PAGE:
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1. David assembled all the princes of Israel—that is, the representatives of the people, the leading men of the kingdom, who are enumerated in this verse according to their respective rank or degree of authority.
princes of the tribes— (1 Chronicles 27:16-22). Those patriarchal chiefs are mentioned first as being the highest in rank—a sort of hereditary noblesse.
the captains of the companies—the twelve generals mentioned (1 Chronicles 27:16-13.27.22- :).
the stewards, c.— (1 Chronicles 27:16-13.27.22- :).
the officers—Hebrew, "eunuchs," or attendants on the court (1 Samuel 8:15 1 Kings 22:9; 2 Kings 22:18); and besides Joab, the commander-in-chief of the army, the heroes who had no particular office (1 Chronicles 11:10-12; 2 Samuel 23:8-39). This assembly, a very mixed and general one, as appears from the parties invited, was more numerous and entirely different from that mentioned (1 Chronicles 23:2).
2. Hear me, my brethren, and my people—This was the style of address becoming a constitutional king of Israel (Deuteronomy 17:20; 1 Samuel 30:23; 2 Samuel 5:1).
I had in mine heart—I proposed, or designed.
to build an house of rest—a solid and permanent temple.
for the footstool of our God—God seated between the cherubim, at the two extremities of the ark, might be said to be enthroned in His glory, and the coverlet of the ark to be His footstool.
and had made ready for the building—The immense treasures which David had amassed and the elaborate preparations he had made, would have been amply sufficient for the erection of the temple of which he presented the model to Solomon.
3. thou hast been a man of war, and hast shed blood—The church or spiritual state of the world, of which the temple at Jerusalem was to be a type, would be presided over by One who was to be pre-eminently the Prince of Peace, and therefore would be represented not so fitly by David, whose mission had been a preparatory one of battle and conquest, as by his son, who should reign in unbroken peace.
4, 5. he hath chosen Solomon—The spirit of David's statement is this:—It was not my ambition, my valor, or my merit that led to the enthronement of myself and family; it was the grace of God which chose the tribe, the family, the person—myself in the first instance, and now Solomon, to whom, as the Lord's anointed, you are all bound to submit. Like that of Christ, of whom he was a type, the appointment of Solomon to the kingdom above all his brethren was frequently pre-intimated (1 Chronicles 17:12; 1 Chronicles 22:9; 2 Samuel 7:12-14; 2 Samuel 12:24; 2 Samuel 12:25; 1 Kings 1:13).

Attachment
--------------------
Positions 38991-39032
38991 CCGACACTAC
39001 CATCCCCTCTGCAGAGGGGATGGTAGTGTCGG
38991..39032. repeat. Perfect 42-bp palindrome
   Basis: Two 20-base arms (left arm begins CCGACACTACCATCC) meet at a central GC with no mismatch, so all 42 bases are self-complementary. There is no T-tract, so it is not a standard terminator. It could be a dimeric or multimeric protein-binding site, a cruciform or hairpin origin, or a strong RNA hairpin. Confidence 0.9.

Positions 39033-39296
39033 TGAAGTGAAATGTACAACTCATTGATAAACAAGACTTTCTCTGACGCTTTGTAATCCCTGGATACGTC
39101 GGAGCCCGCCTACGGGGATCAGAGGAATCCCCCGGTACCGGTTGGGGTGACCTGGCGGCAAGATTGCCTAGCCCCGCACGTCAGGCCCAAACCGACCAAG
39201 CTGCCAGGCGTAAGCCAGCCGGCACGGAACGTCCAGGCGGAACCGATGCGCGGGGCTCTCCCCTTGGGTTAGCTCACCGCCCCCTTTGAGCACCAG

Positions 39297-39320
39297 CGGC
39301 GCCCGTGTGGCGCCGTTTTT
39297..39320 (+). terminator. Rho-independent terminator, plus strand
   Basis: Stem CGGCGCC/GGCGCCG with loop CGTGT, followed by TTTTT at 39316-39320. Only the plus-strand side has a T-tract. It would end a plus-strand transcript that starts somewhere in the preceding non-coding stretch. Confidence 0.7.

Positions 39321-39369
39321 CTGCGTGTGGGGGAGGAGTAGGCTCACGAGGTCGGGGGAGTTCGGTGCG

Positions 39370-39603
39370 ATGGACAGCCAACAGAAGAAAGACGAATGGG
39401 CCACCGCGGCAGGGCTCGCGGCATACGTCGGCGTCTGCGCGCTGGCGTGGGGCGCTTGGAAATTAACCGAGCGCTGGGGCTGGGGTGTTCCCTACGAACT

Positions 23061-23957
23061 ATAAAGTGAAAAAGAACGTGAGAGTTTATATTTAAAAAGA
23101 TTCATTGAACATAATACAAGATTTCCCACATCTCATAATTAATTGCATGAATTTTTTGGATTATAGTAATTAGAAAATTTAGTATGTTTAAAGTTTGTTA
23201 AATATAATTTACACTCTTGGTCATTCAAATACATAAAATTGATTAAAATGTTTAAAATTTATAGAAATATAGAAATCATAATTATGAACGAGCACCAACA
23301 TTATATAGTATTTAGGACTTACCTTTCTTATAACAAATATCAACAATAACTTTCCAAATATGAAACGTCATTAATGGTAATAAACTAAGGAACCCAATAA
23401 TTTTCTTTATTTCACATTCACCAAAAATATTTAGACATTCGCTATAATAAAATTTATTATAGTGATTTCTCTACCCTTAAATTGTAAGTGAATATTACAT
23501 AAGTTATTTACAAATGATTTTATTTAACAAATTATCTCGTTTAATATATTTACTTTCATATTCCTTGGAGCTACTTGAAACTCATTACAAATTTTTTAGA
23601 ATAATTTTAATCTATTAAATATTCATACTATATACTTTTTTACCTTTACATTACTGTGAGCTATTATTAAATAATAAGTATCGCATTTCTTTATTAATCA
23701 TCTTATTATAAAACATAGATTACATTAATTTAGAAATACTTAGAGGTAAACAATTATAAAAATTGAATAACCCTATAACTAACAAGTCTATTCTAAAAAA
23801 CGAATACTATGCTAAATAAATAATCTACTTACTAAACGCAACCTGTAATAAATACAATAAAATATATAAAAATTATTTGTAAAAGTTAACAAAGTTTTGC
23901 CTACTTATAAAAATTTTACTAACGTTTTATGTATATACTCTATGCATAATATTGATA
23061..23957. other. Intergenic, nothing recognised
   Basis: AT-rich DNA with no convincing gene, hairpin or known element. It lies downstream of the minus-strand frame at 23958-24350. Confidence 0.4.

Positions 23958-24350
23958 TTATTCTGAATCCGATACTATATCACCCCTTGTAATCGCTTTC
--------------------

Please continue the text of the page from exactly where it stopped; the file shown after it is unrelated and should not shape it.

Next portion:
7. I will establish his kingdom for ever, if he be constant to do my commandments—The same condition is set before Solomon by God (1 Kings 3:14; 1 Kings 9:4).
8. Now . . . in the sight of all Israel, . . . keep and seek for all the commandments of the Lord, &c.—This solemn and earnest exhortation to those present, and to all Israel through their representatives, to continue faithful in observing the divine law as essential to their national prosperity and permanence, is similar to that of Moses ( :-).
:-. HE ENCOURAGES SOLOMON TO BUILD THE TEMPLE.
9, 10. And thou, Solomon my son—The royal speaker now turns to Solomon, and in a most impressive manner presses upon him the importance of sincere and practical piety.
know thou—He did not mean head knowledge, for Solomon possessed that already, but that experimental acquaintance with God which is only to be obtained by loving and serving Him.
11. Then David gave to Solomon . . . the pattern—He now put into the hands of his son and successor the plan or model of the temple, with the elevations, measurements, apartments, and chief articles of furniture, all of which were designed according to the pattern given him by divine revelation ( :-).
12. the pattern of all that he had by the spirit—rather, "with him in spirit"; that is, was floating in his mind.
15, 16. the candlesticks of silver—Solomon made them all of gold—in this and a few minor particulars departing from the letter of his father's instructions, where he had the means of executing them in a more splendid style. There was only one candlestick and one table in the tabernacle, but ten in the temple.
18, 19. the chariot of the cherubim—The expanded wings of the cherubim formed what was figuratively styled the throne of God, and as they were emblematical of rapid motion, the throne or seat was spoken of as a chariot (Psalms 18:10; Psalms 99:1). It is quite clear that in all these directions David was not guided by his own taste, or by a desire for taking any existing model of architecture, but solely by a regard to the express revelation of the divine will. In a vision, or trance, the whole edifice, with its appurtenances, had been placed before his eyes so vividly and permanently, that he had been able to take a sketch of them in the models delivered to Solomon.
20. Be strong and of good courage—The address begun in :- is resumed and concluded in the same strain.
21. behold, the courses of the priests and Levites—They were, most probably, represented in this assembly though they are not named.
also the princes and all the people—that is, as well the skilful, expert, and zealous artisan, as the workman who needs to be directed in all his labors.
These files are a derivative of an electronic edition prepared from text scanned by Woodside Bible Fellowship.
This expanded edition of the Jameison-Faussett-Brown Commentary is in the public domain and may be freely used and distributed.
Jamieson, Robert, D.D.; Fausset, A. R.; Brown, David. "Commentary on 1 Chronicles 28". "Commentary Critical and Explanatory on the Whole Bible". https://studylight.org/
the Week of Proper 21 / Ordinary 26